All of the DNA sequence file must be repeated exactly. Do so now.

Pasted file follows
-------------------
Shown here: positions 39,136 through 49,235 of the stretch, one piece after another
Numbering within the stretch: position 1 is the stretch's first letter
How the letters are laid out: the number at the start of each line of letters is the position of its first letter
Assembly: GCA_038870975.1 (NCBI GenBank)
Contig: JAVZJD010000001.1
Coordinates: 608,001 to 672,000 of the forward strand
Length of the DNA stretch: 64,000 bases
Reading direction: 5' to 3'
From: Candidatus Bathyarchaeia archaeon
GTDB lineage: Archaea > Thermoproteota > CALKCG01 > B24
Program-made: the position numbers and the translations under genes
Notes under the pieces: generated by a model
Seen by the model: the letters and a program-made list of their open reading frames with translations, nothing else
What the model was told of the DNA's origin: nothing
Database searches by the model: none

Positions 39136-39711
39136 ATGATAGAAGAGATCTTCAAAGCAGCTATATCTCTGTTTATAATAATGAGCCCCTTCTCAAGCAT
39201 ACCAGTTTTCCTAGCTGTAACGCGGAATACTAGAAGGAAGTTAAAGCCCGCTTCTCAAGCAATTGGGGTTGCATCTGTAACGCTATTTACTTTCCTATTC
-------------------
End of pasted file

Shown here: positions 39,136 through 49,235 of the stretch, one piece after another
Numbering within the stretch: position 1 is the stretch's first letter
How the letters are laid out: the number at the start of each line of letters is the position of its first letter
Assembly: GCA_038870975.1 (NCBI GenBank)
Contig: JAVZJD010000001.1
Coordinates: 608,001 to 672,000 of the forward strand
Length of the DNA stretch: 64,000 bases
Reading direction: 5' to 3'
From: Candidatus Bathyarchaeia archaeon
GTDB lineage: Archaea > Thermoproteota > CALKCG01 > B24
Program-made: the position numbers and the translations under genes
Notes under the pieces: generated by a model
Seen by the model: the letters and a program-made list of their open reading frames with translations, nothing else
What the model was told of the DNA's origin: nothing
Database searches by the model: none

Positions 39136-39711
39136 ATGATAGAAGAGATCTTCAAAGCAGCTATATCTCTGTTTATAATAATGAGCCCCTTCTCAAGCAT
39201 ACCAGTTTTCCTAGCTGTAACGCGGAATACTAGAAGGAAGTTAAAGCCCGCTTCTCAAGCAATTGGGGTTGCATCTGTAACGCTATTTACTTTCCTATTC